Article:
The U.S. Arbitration Tribunal has found a former Clinton campaign lawyer not guilty of lying to the FBI

Attorney Michael Sussmann departs after opening arguments in his trial being held at the U.S. Federal Courthouse in Washington

Attorney Michael Sussman’s release sentence was a blow to Special Adviser John Durham, who was appointed by former Attorney General William Barr during the Trump administration to investigate any misconduct in the FBI’s investigation into whether the Trump campaign sided with Russia.

“Although we are committed to the decision, we respect the decision of the arbitral tribunal and thank them for their service,” Mr Durham said in a statement.

Sussmann was accused of lying to former FBI senior attorney James Baker during a September 19, 2016 meeting, when he said he did not represent any clients when he sent technical data and white paper claiming that the Trump organization was secretly in contact with the Russian bank, Alfa-Bank.

His bodyguard told the FBI that Sussman had given his law firm evidence that he did not represent the law firm Clinton’s campaign, and that he did not represent the campaign for this meeting.

However, the Durham team said that Sussmann actually represented two clients: Rodney Joff, the technical executive who personally oversaw research into Hillary Clinton’s 2016 presidential campaign and the Trump Alpha-Bank tip. The research shared with the FBI was later denied.

Trump, on his Truth social media site, slammed the arbitral tribunal’s decision, saying there was no evidence that the legal system was “corrupt”.

The case against Sussman was first investigated by Durham, and was seen as an important test because it was based on a false statement that there were only two people in a room.

Baker, Durham’s star witness, gave contradictory testimony before Congress and the Attorney General’s Inspector General about his memories of whether Sussman met him on behalf of particular clients.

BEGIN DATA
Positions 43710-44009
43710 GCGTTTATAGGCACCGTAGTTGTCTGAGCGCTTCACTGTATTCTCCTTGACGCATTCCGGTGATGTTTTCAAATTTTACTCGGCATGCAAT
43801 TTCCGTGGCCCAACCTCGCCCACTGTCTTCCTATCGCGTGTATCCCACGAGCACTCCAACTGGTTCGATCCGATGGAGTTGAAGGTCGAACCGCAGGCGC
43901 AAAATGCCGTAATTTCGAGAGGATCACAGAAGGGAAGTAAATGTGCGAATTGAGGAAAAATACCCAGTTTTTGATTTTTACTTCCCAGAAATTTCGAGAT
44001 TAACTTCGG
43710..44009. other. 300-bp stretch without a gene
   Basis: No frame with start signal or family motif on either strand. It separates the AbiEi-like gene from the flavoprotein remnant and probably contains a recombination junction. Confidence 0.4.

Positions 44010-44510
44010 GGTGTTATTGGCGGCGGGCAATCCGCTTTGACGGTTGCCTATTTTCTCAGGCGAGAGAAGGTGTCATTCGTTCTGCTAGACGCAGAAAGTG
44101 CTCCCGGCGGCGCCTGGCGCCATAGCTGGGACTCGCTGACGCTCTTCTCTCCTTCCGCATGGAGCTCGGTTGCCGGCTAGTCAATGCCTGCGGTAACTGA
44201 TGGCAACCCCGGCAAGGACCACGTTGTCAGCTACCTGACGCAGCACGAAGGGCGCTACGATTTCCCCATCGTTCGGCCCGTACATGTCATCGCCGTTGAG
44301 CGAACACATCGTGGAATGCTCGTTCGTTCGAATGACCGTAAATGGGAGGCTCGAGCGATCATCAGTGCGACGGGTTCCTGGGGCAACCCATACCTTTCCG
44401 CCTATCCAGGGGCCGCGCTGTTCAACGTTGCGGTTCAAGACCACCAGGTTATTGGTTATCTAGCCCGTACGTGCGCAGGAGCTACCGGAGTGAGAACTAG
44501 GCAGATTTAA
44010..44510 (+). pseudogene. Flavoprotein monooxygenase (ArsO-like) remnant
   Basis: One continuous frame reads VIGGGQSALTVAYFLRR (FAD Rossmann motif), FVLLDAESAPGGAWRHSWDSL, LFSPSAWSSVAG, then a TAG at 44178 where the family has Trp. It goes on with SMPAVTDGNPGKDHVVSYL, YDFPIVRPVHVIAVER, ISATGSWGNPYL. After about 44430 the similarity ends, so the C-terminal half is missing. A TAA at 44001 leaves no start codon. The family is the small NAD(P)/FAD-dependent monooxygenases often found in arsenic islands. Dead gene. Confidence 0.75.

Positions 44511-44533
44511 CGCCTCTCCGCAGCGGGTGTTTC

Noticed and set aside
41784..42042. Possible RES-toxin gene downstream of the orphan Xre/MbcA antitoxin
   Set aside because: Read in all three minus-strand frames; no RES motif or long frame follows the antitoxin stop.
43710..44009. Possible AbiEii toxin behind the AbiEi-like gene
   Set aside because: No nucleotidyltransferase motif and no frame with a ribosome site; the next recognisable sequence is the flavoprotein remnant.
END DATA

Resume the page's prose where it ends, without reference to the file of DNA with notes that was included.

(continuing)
However, during the trial, Baker testified that he was “100% sure” that he did not represent any of the clients – which was reinforced by a text message sent by Sussman the day before their meeting, in which Sussman told Baker. : “I own – not on behalf of customer or company”.

In a statement after the hearing, Sussman said, “I told the FBI the truth, and the jury today clearly agreed with their unanimous verdict.

“I thank the jury for their careful and thoughtful service. Despite the false accusations, I am relieved to have finally won justice in this case,” he said.

During the trial, prosecutors portrayed Sussmann, a former partner in law firm Perkins Coie, as a privileged and powerful lawyer who sought to use his political connections to spread damage and misinformation about Trump to support Clinton ahead of the 2016 presidential election.

They said Sussman’s billing records also showed that he represented the Clinton campaign in the Alpha-Bank case.

However, Sussman’s bodyguard denied that he lied to Baker, and said he had never been ordered by the Clinton campaign to share the alpha-banking tip with the FBI.

Several witnesses, including former senior Clinton campaign adviser Mark Elias, testified that Sussman never asked for permission to share this tip and that it was not in the best interests of the campaign.

In a statement on Tuesday, Susman’s lawyers called the case an example of an “extraordinary excess case.”

“There is no substitute for political evidence and there is no place for politics in our justice system,” they added.

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